A couple of times a year, I convince myself I’m a plant lady and I come home with a trunkful of plants to a skeptical husband. He raises his eyebrow and, each time, I promise it will be different. This will be the time I not only keep them alive, but this will be the time I become the plant lady whose home is filled inside and out with flourishing greenery. Usually, within three weeks, I’ve killed every last plant and my dear husband quietly disposes of them while I pretend I don’t notice.
Until the aloe vera.
Last summer, my grandma gave me an aloe vera plant she transplanted, and she sent me home with it and with a promise I wouldn’t be able to kill this one.
I was hopeful; my husband not so much.
For three weeks the plant looked healthy and green. Then, about 22 days after arriving on our porch, it turned brown. Before my husband completed the usual ritual of dropping it in the trashcan, I called her, described the state of the plant, and asked where I went wrong.
She listened and then responded gently, “It’s possible you’re over-watering it.”
What? Too much water? How was that even possible? I felt like lots of water would be necessary to keep plants alive.
I trusted her assessment though and I hesitantly made some adjustments. Within a week, the aloe vera plant returned to a shade of healthy green.
It seems counterintuitive, but apparently, for roots to securely anchor and flourish, they need less water on the surface so the roots are forced down deep.
I feel like that’s an accurate depiction of life the last 10 months. There’s been a lot of digging deep. Like many families, mine was stretched in ways we haven’t been before. We agonized over decisions, grieved lost events and opportunities, watched as people we cared for struggled, and we faced a lot of unknowns together. It took more energy, patience, and trust than other seasons. We had to dig deep.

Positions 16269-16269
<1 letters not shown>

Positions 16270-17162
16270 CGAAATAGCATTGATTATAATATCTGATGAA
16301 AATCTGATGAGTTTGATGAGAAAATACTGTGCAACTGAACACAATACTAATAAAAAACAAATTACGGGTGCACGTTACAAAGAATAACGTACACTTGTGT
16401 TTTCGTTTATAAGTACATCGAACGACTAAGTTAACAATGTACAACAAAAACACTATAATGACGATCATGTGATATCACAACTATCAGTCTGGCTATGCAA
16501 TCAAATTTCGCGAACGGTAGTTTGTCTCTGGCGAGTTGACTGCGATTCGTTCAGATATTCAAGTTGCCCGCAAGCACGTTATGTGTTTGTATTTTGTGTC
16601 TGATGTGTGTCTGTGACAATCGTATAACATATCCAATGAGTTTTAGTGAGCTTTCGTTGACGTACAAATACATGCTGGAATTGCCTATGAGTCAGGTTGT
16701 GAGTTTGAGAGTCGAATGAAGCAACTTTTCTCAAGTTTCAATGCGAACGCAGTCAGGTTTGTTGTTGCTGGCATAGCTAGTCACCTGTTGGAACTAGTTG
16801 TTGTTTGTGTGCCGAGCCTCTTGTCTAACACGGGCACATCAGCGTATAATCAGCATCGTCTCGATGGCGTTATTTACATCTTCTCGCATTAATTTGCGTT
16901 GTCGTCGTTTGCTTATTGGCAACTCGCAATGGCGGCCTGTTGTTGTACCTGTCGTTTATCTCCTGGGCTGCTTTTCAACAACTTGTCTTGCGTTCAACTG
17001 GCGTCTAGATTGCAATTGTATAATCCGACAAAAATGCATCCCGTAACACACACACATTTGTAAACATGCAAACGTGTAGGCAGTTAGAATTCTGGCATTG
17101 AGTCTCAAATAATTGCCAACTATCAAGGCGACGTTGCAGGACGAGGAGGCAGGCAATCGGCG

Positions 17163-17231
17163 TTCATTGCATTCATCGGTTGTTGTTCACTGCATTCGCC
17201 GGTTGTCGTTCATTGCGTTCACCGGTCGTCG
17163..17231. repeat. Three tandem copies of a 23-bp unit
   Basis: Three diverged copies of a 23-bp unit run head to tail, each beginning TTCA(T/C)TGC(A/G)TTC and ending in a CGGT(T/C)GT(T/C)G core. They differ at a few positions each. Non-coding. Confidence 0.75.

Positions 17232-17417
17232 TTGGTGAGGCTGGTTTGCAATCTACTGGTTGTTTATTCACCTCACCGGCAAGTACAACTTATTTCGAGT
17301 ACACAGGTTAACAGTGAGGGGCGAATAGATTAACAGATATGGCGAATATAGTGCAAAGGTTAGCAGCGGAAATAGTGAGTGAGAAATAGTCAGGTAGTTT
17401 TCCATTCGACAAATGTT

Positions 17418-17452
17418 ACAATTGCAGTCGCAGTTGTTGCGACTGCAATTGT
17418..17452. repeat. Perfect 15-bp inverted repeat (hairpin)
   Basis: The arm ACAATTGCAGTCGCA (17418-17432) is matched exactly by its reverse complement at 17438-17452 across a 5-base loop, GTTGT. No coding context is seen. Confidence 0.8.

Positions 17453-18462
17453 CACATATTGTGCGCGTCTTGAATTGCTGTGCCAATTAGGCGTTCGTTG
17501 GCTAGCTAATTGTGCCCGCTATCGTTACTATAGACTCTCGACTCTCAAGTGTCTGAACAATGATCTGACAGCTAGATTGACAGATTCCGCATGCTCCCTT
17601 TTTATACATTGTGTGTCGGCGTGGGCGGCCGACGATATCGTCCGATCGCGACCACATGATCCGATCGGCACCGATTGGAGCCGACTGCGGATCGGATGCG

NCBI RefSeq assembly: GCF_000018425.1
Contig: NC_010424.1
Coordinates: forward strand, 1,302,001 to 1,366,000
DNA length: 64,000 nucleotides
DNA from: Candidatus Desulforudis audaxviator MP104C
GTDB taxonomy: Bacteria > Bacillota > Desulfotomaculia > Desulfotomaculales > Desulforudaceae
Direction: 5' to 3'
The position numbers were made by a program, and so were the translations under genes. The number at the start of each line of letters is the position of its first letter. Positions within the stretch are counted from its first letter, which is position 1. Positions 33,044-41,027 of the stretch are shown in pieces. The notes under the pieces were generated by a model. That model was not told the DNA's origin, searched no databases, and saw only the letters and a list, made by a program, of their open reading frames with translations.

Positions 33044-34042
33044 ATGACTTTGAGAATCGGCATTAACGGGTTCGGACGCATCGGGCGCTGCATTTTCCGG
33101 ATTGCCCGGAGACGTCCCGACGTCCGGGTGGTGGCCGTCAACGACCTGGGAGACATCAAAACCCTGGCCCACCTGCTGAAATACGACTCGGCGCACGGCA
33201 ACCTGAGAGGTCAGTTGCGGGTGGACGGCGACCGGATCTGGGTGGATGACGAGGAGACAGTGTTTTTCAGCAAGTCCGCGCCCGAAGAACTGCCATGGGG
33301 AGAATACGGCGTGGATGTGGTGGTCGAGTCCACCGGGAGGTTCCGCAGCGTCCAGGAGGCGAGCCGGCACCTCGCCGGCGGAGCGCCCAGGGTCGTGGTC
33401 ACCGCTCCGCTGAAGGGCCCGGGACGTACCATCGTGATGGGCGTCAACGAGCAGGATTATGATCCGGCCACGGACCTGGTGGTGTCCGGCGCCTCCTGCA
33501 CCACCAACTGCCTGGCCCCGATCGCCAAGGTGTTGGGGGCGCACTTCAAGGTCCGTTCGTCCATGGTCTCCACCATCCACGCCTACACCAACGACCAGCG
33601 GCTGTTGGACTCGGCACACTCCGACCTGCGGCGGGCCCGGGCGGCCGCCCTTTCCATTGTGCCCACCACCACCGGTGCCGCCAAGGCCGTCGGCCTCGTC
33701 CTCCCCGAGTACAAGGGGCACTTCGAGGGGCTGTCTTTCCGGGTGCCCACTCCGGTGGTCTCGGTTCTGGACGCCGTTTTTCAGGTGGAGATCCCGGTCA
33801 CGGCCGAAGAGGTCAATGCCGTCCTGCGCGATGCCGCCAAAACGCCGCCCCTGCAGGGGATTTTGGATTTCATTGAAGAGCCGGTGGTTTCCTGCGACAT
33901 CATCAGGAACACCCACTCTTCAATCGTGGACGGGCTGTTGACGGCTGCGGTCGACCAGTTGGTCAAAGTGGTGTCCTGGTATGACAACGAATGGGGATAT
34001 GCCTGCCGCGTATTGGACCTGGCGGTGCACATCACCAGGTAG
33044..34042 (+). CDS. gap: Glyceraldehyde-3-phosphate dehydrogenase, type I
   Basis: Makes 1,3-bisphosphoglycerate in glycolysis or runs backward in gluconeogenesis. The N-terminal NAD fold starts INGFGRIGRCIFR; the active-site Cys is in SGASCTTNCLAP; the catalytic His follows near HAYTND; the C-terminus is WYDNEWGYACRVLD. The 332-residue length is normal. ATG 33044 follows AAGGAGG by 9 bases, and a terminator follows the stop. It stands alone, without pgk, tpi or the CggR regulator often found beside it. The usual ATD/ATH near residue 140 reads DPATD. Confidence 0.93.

Some of the things I used to rely on for daily nourishment ceased and it forced my roots down deeper. There’s been a lot of growth below the surface. Uncomfortable growth.
I’ve also had a lot of time to assess what daily nourishment I really need to thrive and what I relied on because it was comfortable and convenient.
One thing I learned after some reading is that the roots anchor the plant, store reserved nourishment, and are able to absorb nourishment from a greater area. Eventually, the whole plant benefits from deeper roots and the plant is hardier.
I’m hopeful that this season of digging deep is drawing to a close. A season of ease and comfort sounds pretty welcoming right now, but I’m also grateful my roots grew a little deeper. Most everyone has been stretched in tough ways recently and we’ve come through it a little stronger, we’ve been anchored a little deeper, and our subsequent fruit will be a little sweeter as we move forward.